We all have our ‘devils’ and our ‘angels’, but really they are both one in the same. We are all one soul. We just need to learn how to be friends with them. It is a great struggle, a struggle of conceptually blending the identity of every living thing into your own. To accomplish this, that is the greatest lesson we have been placed into our bodies for, called Life.

And with a more or less clear understanding of the meaning of life, I graduate from Cornell University, and thank Ithaca and the University environment for being rather conducive for such a necessary personal discovery, now ready, to truly live the life of the hand I have been dealt.

P.S. If you are consumed by The Society of the Spectacle and afraid of women wearing burka’s and head scarves, take a look at a picture of the Virgin Mary.

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Dzhokhar’s elder sister, Ailina, at a court hearing in New York. She herself has a number of criminal offenses on American soil.


A photo of the Virgin Mary who appears, according to stereotypical ignorant American standards popularised by the media, to have been Muslim according to her attire.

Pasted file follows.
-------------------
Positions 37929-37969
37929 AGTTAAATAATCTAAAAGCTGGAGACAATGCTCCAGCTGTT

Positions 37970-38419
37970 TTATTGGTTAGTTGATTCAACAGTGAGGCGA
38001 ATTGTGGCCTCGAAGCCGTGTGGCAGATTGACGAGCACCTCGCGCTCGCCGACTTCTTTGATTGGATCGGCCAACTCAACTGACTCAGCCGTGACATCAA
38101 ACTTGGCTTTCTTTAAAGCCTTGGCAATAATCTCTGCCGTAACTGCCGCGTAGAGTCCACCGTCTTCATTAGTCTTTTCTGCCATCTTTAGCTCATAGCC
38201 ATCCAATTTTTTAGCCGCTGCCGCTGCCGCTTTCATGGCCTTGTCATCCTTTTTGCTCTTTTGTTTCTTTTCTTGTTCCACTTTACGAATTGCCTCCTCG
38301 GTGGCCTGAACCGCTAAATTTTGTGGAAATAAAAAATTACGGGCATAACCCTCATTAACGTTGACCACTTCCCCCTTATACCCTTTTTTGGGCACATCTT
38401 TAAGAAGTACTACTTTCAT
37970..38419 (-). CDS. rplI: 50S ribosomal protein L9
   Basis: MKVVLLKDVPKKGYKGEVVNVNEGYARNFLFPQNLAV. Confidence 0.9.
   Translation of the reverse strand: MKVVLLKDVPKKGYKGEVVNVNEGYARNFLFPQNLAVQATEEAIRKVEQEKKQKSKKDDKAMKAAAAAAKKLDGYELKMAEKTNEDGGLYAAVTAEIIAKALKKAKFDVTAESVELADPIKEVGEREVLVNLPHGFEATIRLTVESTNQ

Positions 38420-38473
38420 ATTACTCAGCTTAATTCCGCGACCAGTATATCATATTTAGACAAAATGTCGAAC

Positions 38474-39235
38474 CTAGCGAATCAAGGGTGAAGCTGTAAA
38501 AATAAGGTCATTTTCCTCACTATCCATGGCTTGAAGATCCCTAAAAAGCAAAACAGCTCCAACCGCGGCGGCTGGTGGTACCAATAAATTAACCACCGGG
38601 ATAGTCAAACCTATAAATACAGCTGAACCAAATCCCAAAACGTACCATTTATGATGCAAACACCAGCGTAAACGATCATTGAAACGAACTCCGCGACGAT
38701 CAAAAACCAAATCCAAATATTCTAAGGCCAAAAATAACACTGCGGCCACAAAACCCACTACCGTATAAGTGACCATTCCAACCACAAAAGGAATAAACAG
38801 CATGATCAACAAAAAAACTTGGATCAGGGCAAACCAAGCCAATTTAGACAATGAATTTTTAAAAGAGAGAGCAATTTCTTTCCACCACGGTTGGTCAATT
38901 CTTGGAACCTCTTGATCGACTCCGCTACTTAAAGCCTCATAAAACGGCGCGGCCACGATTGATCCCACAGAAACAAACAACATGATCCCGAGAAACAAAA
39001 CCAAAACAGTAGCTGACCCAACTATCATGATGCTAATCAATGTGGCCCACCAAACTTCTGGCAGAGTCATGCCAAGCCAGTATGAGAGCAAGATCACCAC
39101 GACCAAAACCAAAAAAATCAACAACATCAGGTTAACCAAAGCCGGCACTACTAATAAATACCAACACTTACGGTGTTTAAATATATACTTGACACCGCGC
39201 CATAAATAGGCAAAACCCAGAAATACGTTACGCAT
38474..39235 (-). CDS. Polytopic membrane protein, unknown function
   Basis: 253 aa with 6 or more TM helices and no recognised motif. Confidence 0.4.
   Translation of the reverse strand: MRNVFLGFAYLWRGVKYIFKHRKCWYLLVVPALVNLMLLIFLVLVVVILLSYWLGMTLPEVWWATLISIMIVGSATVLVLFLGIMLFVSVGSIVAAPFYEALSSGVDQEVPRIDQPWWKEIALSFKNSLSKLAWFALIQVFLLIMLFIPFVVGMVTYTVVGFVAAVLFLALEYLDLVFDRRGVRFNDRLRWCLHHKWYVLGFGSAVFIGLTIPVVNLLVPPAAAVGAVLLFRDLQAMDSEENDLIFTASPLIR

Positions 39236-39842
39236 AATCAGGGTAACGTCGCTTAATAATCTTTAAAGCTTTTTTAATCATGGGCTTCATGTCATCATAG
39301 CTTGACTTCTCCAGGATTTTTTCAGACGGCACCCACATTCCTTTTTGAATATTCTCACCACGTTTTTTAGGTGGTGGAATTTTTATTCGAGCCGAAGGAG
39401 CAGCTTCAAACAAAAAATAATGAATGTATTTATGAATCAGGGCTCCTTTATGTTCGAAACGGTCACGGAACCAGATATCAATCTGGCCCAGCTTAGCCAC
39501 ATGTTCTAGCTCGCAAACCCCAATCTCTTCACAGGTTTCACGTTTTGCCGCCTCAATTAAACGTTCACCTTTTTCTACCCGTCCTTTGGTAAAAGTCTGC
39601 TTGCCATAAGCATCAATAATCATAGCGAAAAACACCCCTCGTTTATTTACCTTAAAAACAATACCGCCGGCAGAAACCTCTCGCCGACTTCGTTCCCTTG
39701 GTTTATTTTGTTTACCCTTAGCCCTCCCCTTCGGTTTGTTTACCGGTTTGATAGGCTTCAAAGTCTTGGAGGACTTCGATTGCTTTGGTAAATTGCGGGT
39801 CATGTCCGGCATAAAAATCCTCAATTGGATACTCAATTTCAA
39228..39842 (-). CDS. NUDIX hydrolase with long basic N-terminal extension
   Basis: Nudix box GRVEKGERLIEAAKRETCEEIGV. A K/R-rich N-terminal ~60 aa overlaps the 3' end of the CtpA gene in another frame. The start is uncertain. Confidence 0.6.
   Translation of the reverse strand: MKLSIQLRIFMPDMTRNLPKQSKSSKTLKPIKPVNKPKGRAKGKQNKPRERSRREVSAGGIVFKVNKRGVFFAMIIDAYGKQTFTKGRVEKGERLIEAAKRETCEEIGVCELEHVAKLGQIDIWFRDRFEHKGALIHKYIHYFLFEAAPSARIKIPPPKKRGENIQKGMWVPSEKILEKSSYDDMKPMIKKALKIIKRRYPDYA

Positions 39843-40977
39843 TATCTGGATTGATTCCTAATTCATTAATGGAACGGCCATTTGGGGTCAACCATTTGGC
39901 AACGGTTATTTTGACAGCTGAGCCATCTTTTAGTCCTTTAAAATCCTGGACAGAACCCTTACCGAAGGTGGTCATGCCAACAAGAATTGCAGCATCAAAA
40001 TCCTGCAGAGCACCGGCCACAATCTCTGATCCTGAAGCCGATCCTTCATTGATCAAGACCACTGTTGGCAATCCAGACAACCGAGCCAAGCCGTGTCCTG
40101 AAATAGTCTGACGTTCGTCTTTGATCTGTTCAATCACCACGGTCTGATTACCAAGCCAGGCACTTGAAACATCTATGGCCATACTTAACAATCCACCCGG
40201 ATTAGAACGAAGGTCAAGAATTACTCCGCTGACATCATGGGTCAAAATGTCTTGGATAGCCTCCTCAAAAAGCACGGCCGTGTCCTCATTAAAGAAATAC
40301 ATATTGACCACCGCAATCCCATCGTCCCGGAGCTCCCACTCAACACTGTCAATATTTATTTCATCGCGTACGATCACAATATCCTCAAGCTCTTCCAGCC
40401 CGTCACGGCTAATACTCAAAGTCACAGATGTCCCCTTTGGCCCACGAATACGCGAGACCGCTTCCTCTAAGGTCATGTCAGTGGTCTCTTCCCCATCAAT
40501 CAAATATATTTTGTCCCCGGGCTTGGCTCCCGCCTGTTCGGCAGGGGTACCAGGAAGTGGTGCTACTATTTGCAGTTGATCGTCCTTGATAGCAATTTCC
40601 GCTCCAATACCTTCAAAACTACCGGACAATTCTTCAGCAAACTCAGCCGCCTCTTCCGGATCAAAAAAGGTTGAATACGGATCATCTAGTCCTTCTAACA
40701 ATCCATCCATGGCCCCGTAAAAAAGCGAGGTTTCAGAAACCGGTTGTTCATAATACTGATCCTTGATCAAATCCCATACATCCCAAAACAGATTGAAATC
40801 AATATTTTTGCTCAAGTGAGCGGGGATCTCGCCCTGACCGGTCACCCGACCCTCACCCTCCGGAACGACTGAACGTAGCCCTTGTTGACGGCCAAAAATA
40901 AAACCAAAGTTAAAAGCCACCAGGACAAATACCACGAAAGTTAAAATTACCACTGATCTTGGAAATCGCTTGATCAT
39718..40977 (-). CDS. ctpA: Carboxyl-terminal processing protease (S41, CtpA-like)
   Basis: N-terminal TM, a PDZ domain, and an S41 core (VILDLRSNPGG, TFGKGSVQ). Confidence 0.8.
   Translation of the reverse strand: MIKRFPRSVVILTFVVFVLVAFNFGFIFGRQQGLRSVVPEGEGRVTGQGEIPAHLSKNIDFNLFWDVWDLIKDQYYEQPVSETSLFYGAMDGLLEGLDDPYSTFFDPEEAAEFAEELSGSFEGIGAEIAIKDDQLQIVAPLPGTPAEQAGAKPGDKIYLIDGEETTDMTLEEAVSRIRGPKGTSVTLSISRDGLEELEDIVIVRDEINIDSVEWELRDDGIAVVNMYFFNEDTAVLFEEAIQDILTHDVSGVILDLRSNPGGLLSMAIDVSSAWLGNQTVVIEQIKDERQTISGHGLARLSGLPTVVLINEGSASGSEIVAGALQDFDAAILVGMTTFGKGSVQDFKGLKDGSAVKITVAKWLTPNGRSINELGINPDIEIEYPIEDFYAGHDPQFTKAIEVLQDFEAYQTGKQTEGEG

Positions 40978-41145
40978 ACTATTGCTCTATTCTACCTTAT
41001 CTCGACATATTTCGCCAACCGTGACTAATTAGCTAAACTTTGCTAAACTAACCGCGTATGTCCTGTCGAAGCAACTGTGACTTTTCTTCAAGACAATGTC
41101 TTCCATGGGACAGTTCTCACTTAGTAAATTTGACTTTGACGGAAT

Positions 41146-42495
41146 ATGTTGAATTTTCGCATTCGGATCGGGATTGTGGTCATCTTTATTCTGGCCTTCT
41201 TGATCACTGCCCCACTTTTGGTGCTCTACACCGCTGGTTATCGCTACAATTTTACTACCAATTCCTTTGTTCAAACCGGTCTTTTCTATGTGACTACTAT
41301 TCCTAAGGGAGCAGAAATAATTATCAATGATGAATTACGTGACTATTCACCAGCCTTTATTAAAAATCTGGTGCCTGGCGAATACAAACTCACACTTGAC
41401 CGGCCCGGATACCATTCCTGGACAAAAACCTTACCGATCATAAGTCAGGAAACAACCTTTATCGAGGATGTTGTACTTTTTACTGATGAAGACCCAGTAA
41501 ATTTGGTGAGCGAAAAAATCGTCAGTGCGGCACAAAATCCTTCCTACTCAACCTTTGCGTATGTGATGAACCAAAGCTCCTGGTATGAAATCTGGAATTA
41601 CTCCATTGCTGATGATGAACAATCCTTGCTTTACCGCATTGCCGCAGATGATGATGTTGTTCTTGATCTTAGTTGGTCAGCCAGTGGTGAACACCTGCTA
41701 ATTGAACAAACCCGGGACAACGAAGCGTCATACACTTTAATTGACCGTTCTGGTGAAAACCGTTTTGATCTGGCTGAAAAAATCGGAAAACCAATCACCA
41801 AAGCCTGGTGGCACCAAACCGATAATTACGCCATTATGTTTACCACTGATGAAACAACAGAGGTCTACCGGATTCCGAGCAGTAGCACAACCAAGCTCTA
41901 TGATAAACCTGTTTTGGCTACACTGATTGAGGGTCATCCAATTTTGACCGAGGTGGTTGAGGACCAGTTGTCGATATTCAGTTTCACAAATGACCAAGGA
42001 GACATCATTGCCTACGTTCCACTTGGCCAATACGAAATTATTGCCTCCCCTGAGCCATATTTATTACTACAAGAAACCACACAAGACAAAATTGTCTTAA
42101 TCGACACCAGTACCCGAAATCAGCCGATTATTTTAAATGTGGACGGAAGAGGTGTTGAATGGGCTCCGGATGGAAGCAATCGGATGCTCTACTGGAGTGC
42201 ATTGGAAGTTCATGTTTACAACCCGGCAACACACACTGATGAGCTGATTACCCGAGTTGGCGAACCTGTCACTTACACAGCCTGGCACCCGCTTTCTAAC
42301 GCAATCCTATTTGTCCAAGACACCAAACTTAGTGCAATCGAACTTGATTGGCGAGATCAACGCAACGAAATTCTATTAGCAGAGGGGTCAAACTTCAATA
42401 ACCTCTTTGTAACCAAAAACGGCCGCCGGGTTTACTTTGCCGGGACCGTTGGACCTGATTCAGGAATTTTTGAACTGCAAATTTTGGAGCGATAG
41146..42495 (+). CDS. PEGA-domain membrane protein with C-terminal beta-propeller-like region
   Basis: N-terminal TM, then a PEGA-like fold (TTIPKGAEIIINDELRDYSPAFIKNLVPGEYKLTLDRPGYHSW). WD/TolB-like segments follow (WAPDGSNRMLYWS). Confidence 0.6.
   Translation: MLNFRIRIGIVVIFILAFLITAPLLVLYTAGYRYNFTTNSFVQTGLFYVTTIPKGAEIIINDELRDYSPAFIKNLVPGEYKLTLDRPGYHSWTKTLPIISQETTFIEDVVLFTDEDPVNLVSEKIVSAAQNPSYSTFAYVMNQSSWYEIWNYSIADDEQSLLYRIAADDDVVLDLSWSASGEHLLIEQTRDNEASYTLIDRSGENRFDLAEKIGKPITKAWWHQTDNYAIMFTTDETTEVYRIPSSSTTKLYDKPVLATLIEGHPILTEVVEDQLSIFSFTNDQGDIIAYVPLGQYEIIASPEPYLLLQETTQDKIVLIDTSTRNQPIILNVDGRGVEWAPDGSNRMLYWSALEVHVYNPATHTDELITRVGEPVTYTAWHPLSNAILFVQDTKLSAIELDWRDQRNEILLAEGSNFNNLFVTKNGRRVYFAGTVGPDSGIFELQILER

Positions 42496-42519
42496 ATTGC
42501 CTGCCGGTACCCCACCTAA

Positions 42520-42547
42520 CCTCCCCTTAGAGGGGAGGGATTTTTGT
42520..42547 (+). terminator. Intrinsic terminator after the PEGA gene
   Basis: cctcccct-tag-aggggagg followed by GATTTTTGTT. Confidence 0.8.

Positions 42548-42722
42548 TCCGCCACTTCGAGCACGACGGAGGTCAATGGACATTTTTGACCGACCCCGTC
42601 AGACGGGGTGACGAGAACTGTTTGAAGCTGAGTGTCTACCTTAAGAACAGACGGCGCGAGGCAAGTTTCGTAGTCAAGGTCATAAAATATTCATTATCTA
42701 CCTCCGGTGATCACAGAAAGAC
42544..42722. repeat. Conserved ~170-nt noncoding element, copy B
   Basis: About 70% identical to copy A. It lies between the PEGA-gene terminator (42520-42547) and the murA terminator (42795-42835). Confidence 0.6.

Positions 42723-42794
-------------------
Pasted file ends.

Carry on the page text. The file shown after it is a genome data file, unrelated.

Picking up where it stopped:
Also, as a fashion maniac this passage from The Thoughtful Dresser by Linda Grant is also very fitting supportive material for this post: ‘The next day was sorrow and anguish-for those who had died, listening to the terrible messages the soon-to-be-dead had left on their loved ones’ answering machines. Deep horror and dread, and then nausea. The skies were quiet and empty. London was unnaturally still. We didn’t go out, we didn’t attend parties, we were certain that we were next.

But what I remember best were the arguments, the shrill condemnation not of the men on the planes, guiding them towards their targets, but of American foreign policy and, as often as not, of Americans. ‘You just have to watch Friends,’ someone said to me, ‘to see that Americans are foolish and shallow people.’

So when I looked at those first post 9/11 editions of Vogue,all I could think was that they didn’t matter. That we had been sleepwalking through life; that we were this grotesquely fortunate generation, born after the war, who would enjoy whole lives of peace and prosperity and boundless good fortune, without fear or threat. Seeing a row of handbags in Fenwick a month later, all I could think of were those women in Afghanistan walking like frightened blue ghosts in their burqas through the pitted streets of Kabul.’